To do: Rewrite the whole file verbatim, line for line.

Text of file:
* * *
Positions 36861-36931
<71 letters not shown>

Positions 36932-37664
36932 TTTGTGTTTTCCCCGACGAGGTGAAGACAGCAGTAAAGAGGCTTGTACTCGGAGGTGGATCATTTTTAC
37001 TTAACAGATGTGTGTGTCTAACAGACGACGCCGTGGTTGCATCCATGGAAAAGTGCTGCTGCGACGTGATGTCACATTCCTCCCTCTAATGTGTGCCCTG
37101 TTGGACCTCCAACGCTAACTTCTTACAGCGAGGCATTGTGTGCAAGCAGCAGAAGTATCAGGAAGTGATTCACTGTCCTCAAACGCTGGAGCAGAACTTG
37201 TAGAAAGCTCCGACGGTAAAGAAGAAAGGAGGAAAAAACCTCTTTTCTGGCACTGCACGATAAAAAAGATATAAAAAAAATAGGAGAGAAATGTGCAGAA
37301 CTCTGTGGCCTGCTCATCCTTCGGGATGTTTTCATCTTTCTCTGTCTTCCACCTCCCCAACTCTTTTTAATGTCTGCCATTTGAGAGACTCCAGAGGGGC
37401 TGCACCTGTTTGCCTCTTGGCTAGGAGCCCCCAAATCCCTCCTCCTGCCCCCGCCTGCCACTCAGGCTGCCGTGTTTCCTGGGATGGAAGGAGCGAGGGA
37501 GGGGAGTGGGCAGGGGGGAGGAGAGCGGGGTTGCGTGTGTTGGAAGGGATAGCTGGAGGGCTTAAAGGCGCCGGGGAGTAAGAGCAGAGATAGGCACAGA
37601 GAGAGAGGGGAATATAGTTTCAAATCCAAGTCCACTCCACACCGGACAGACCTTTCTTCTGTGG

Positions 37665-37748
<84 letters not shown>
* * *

Positions 36861-36931
<71 letters not shown>

Positions 36932-37664
36932 TTTGTGTTTTCCCCGACGAGGTGAAGACAGCAGTAAAGAGGCTTGTACTCGGAGGTGGATCATTTTTAC
37001 TTAACAGATGTGTGTGTCTAACAGACGACGCCGTGGTTGCATCCATGGAAAAGTGCTGCTGCGACGTGATGTCACATTCCTCCCTCTAATGTGTGCCCTG
37101 TTGGACCTCCAACGCTAACTTCTTACAGCGAGGCATTGTGTGCAAGCAGCAGAAGTATCAGGAAGTGATTCACTGTCCTCAAACGCTGGAGCAGAACTTG
37201 TAGAAAGCTCCGACGGTAAAGAAGAAAGGAGGAAAAAACCTCTTTTCTGGCACTGCACGATAAAAAAGATATAAAAAAAATAGGAGAGAAATGTGCAGAA
37301 CTCTGTGGCCTGCTCATCCTTCGGGATGTTTTCATCTTTCTCTGTCTTCCACCTCCCCAACTCTTTTTAATGTCTGCCATTTGAGAGACTCCAGAGGGGC
37401 TGCACCTGTTTGCCTCTTGGCTAGGAGCCCCCAAATCCCTCCTCCTGCCCCCGCCTGCCACTCAGGCTGCCGTGTTTCCTGGGATGGAAGGAGCGAGGGA
37501 GGGGAGTGGGCAGGGGGGAGGAGAGCGGGGTTGCGTGTGTTGGAAGGGATAGCTGGAGGGCTTAAAGGCGCCGGGGAGTAAGAGCAGAGATAGGCACAGA
37601 GAGAGAGGGGAATATAGTTTCAAATCCAAGTCCACTCCACACCGGACAGACCTTTCTTCTGTGG

Positions 37665-37748
<84 letters not shown>